4. Food coloring. A few drops of your favorite food coloring dropped into the glass of water. I find one glass (i.e., one color) works best. I recommend at most two, or else the images get too busy.

5. A tripod. You need to make ultra-fine adjustments to your composition. Hand-holding your camera would be an exercise in frustration!

Directions

Colored water reflected in mylar
Colored water reflected in silver mylar
© Julie Waterhouse Photography

Find yourself a table near some good window light.

Lay out the sheet of foil or silver mylar on the table. Be careful not to get dust or fingerprints on the mylar, as they will show up in your photos!

Wrinkle the mylar a little until some lines are created in the form of ripples (mylar) or creases (foil). Hold it in position with your weights.

Place the glass(es) of colored water on, or next to, the foil. The idea is to shoot down into the mylar. Don't shoot the glasses of water; they are just meant to be reflected in the silver, adding color.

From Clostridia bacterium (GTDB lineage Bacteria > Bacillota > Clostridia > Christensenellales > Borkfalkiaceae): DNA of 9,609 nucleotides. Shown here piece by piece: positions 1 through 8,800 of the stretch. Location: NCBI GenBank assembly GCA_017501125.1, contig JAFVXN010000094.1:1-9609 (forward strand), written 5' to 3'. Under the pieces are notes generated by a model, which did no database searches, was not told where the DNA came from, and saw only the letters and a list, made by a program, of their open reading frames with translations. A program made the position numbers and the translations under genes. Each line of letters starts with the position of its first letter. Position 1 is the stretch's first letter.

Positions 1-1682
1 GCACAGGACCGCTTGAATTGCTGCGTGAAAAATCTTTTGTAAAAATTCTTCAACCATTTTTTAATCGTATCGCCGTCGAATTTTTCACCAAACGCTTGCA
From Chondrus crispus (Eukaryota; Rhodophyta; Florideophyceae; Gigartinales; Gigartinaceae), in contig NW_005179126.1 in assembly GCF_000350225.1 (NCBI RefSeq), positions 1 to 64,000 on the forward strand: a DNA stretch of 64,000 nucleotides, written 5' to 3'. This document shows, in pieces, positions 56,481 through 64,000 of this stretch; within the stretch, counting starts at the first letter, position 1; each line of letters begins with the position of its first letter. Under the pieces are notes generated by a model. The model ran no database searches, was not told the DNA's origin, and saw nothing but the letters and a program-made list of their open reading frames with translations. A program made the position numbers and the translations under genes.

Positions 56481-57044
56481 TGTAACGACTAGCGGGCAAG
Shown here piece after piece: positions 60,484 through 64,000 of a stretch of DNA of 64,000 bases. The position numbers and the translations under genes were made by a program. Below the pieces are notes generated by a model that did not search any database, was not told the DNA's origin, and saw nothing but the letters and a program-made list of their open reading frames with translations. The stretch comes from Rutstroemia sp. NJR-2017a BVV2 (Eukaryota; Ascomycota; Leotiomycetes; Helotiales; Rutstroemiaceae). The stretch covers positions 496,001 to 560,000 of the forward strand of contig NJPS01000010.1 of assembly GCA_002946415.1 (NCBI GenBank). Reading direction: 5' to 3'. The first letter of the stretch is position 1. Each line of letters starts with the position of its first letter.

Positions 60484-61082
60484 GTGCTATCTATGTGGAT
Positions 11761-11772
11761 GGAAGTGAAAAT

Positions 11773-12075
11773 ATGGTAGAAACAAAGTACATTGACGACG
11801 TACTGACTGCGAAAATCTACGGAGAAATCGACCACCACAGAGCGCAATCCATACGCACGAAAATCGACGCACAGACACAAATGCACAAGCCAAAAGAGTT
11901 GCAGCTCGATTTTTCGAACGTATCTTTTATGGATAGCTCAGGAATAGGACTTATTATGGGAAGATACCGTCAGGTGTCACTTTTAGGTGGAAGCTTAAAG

Now comes the tricky part: finding a good composition. The first thing you will notice is that any slight adjustment in your camera position, or in the position of the mylar, will radically alter the image. You must work carefully. I tend to work by scanning the mylar for any promising wrinkles or ripples. I then position my lens over the area (my camera is usually only a few inches away when I use my macro lens). Finally, I fine tune my composition by either moving the weights to change the ripple, or moving my camera.

Colored water reflected in mylar